Falklands ‘Conflict’

Diplomat as previously mentioned was the Stena Trader built in 1978 for Stena Rederi as one of 11 successful ‘Searunner’ South Korean class freight-ferry sisters. She was soon renamed Stena Transporter and from thereon a chequered career involving many charters and names changes. Most notably was her historic role in the Falklands Island ‘conflict’ war with Argentina in 1982.

The UK Ministry of Defence having requisitioned the ship then named Baltic Ferry. The Townsend Thoresen North Sea serving ferry became part of the Falkland Islands Task Force that included HMS Illustrious. In recent weeks the final ‘Invincible’ class aircraft carrier bade her homeport of Portsmouth Naval Base farewell. This saw HMS Illustrious under tow bound for a Turkish scrapyard.

The deployment of Baltic Ferry saw her upper vehicle freight deck (see photo above of Diplomat) modified with a pair of helicopter pads. In addition it was from this deck that the ship saw action by Royal Air Force Harrier Jump-Jets using the aircraft's unique vertical take-off lift (VTOL) capability.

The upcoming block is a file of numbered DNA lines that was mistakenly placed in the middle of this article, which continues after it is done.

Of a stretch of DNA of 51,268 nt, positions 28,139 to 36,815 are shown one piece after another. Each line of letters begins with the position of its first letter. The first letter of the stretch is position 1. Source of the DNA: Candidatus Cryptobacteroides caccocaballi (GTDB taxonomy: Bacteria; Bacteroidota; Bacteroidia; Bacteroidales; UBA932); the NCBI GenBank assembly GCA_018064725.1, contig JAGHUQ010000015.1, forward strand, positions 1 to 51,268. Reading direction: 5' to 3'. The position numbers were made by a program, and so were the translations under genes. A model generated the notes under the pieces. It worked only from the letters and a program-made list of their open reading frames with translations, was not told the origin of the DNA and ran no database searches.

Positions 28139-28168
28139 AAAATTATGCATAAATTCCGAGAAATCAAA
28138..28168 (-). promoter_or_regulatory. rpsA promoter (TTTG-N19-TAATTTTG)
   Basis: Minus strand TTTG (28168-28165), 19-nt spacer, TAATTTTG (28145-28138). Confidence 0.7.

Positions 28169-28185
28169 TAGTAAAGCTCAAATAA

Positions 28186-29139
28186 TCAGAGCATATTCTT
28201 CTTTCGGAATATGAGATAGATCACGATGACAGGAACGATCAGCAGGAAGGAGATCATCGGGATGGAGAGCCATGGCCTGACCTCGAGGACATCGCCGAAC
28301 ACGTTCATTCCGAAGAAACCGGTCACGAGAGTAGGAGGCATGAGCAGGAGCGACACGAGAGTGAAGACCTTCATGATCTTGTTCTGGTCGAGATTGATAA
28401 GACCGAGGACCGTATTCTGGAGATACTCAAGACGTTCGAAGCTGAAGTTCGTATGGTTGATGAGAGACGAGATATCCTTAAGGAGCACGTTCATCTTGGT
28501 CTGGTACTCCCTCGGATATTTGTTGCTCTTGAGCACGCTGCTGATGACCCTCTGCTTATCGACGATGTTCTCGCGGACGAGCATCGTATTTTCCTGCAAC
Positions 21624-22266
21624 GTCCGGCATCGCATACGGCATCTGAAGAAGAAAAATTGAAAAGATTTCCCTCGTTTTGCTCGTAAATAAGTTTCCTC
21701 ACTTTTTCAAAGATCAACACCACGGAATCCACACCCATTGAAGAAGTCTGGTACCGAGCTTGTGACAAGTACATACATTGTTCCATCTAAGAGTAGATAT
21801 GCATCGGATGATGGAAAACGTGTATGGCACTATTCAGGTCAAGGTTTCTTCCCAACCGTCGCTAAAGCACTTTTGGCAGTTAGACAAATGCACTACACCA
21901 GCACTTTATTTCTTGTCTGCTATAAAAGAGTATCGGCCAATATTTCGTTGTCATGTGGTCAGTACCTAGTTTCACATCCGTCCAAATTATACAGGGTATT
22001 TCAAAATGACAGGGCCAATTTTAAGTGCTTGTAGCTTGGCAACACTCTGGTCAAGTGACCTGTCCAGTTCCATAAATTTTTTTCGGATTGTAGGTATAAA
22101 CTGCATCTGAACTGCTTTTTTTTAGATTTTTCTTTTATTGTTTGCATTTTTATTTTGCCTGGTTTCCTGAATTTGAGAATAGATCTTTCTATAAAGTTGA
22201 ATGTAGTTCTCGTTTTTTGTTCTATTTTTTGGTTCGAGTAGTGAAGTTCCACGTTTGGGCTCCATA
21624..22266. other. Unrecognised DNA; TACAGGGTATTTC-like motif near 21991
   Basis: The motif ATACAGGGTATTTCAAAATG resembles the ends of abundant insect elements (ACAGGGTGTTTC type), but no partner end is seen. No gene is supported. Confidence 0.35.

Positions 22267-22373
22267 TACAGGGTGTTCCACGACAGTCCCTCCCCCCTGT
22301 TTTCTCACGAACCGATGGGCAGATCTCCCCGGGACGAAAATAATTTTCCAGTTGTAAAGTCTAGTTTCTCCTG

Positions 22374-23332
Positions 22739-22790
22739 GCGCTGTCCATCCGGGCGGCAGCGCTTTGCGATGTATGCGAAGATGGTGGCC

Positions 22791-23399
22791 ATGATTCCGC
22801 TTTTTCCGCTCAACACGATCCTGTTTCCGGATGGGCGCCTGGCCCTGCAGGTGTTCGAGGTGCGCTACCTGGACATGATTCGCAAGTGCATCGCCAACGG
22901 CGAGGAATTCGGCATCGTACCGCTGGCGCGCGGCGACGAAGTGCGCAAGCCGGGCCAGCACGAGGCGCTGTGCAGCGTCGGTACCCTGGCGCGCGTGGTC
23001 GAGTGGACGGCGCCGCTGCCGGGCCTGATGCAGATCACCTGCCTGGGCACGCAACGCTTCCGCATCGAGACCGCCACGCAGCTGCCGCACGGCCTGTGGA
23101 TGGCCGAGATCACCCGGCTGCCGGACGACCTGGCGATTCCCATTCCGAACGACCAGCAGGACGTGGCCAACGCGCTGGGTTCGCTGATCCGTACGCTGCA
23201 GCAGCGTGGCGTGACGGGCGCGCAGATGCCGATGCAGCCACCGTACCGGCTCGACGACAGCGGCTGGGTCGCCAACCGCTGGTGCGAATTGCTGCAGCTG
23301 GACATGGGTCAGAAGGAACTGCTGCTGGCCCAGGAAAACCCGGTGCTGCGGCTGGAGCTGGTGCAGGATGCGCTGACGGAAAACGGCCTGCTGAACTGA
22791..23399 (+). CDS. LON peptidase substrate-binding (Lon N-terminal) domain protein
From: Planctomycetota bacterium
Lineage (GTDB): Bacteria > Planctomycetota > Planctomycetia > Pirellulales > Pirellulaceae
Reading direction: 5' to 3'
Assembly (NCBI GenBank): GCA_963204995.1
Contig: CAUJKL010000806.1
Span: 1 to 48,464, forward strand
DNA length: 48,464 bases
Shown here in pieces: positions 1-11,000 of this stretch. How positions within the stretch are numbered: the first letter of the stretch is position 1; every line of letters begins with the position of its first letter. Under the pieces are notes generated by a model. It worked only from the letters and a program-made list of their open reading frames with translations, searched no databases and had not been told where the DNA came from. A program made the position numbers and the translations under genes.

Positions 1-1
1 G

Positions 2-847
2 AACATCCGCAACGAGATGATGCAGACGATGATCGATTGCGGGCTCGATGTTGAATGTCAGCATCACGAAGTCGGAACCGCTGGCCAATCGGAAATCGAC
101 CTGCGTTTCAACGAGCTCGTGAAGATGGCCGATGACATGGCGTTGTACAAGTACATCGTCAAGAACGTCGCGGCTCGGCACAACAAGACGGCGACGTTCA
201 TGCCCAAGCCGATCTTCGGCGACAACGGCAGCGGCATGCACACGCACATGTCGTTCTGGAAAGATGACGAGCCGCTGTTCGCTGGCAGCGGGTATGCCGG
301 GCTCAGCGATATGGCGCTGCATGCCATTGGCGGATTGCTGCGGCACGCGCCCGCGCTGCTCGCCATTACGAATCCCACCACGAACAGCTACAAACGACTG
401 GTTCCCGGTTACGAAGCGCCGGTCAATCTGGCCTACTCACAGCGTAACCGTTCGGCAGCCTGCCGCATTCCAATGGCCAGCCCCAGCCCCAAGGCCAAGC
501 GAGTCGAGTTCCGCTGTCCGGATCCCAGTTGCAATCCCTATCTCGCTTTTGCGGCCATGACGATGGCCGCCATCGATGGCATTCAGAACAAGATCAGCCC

In addition Baltic Ferry on the deployment delivery voyage had on board troops with replenishment at sea equipment prior to the long distance voyage to the South Atlantic. She set sail along with sister Nordic Ferry to the far flung colonial outpost. The ship was service in San Carlos waters of the Falklands and later was stationed in the capital of Port Stanley as a stores ship.

A plaque in recognition of the freight-ferry’s role in the war was noted during my port visit.

A Diplomatic Voyage

An opportunity arose in 2008 having requested CLF to conduct a first ever interview with a captain and that on board a ship. Another reason for the request was Diplomat’s unique Ireland-France ‘freight-ferry service’ days were numbered given the ageing vessel.

The freight-ferry departed Rosslare though the interview took place in the busy English Channel. This all added to the experience of interviewing the master, Captain Ivan Walsh published Ships Monthly, November 2009. The interview also allowed for photography having joined the procession of the eastbound traffic shipping lane before veering off for Cherbourg.

Upon arrival at Cherbourg, a speedy disembarkation was required to make a train connection to another Normandy port, Caen (Oustreham). This was to enable English Channel crossings with Brittany Ferries. They involved sailing to Portsmouth on Normandie but returning to France out of Poole on Barfleur for Cherbourg. All forming part of a three-route ‘working’ holiday.